Climate Change. What comes to mind? Protesters tying banners on factory chimneys? Radical environmentalists? Al Gore? When one sees the issues of the world, from child soldiers to mass oppression to even genocide, why do we need to worry about whether the summer is going to be a little hotter next year?
Climate change is often seen to be a solely ‘environmental’ issue. Yet, such a limited categorisation fails to recognise the wide-ranging human consequences of a changing climate. Below are 6 reasons why dealing with climate change ought to be a priority for anyone who believes all people are worthy of equal human rights:
1) We are almost certainly part of the cause.
The Intergovernmental Panel on Climate Change, a group of internationally-acclaimed scientists, has stated that, ‘Scientific evidence for warming of the climate system is unequivocal’. A rapid increase in Carbon Dioxide (CO2) levels, 40% between 1800 and 2012, caused by the Industrial Revolution, has been observed. This is coupled with the knowledge that CO2 is able to powerfully ‘trap heat’ within the atmosphere, hence its title as a ‘Greenhouse gas’. If one then compares the corresponding heat rise over the past century, which mimics the trend CO2 increase, natural explanations become implausible.
As a result, NASA reports that 97% of climate scientists agree that, although natural warming cycles have been observed in the past, the rapid warming of the past century is ‘very likely’ due to human causes.
2) It is not a distant future possibility. It is a reality, happening right now.
The 20 warmest years on record occurred since 1981, while each and every one of the very warmest being in the past 12 years. Greenland lost a vast 150-250 km2 of ice between 2002 and 2006 alone. The World Health Organisation (WHO) reports that 30 new (or previously unproblematic) diseases have appeared in the last 20 years, as well as an increase in the prevalence of malaria, due to the increasing temperatures.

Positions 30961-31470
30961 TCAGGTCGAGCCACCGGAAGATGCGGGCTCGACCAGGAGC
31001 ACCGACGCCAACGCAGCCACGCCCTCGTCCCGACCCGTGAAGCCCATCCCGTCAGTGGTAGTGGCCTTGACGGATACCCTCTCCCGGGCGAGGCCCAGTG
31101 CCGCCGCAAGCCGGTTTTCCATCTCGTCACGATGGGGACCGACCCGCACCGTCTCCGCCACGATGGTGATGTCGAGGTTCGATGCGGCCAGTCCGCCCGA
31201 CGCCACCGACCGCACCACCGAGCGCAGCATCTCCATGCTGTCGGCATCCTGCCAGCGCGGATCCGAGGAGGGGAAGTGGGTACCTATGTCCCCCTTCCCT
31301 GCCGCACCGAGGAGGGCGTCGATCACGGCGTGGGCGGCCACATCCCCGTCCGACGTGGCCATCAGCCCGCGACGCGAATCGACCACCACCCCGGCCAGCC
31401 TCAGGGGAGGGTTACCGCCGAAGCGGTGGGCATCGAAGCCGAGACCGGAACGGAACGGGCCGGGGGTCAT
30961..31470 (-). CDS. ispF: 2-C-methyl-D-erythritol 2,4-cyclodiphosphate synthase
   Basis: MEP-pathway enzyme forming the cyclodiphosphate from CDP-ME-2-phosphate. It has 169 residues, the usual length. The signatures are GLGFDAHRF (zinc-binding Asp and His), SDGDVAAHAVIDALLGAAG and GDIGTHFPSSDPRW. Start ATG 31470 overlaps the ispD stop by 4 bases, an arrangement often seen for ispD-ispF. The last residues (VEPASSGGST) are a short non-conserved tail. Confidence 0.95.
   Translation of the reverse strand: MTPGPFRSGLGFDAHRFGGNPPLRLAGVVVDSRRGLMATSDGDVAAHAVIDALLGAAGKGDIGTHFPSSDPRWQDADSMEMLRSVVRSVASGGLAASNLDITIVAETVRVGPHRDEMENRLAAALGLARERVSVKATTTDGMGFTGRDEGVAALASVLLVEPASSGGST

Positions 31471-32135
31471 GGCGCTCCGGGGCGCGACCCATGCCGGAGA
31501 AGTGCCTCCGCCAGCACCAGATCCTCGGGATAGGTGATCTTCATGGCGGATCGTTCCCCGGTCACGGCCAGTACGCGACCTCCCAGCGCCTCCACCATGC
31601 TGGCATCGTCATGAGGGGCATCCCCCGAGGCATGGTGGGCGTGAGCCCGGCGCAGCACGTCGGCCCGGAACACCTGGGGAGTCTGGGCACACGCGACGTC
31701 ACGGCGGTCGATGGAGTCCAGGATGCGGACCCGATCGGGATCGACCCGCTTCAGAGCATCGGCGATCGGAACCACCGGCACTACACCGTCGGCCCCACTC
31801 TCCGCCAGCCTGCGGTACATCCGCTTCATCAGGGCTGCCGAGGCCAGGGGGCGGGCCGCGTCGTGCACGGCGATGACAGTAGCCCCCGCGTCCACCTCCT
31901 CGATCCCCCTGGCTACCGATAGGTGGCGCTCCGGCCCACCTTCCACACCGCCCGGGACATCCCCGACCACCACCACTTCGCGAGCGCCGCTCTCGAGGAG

Incredibly, locally-transmitted malaria outbreaks have been reported in Florida, Queens in New York, Georgia, California and Texas in the 1990s. If warming rates continue, it is not inconceivable that malaria will begin to be seen in the Mediterranean, and then even eventually in Ireland and the United Kingdom. Climate Change is closer to home than we might like to believe.
3) We face a quarter of a million more deaths by disease per year.
The WHO predicts, based on conservative models, 250,000 extra deaths will occur every year between 2030 and 2050. The situation may worsen even further after 2050. This would result from malnutrition, diarrhoeal illness, parasite-transmitted diseases and heat-related medical conditions, brought about by the changes in climate.
This means that 250,000 people would be denied every year of their right to life, let alone how many parents would lose children, and how many children would be orphaned and thus often deprived of their right to a caring family and to education.
Crucially, these tragedies would not have otherwise happened if human activity had not caused this climate change. This makes us implicitly responsible for this increased death toll, unless we take genuine action to prevent it.
4) Our lives will be more uncomfortable. The poor will have their lives devastated.
Another of the ironic injustices of Climate Change is that, although it is often the consumption of the richest people of the world which causes it, it is the poorest people of the world who will suffer the most. Would you consider access to a clean supply of drinking water a human right?
While we worry about water charges, for example, 783 million people wake up each morning with no access to even the most basic supply of clean water. With climate change bringing floods that contaminate water supplies, and droughts that overload water sources, this situation will only worsen.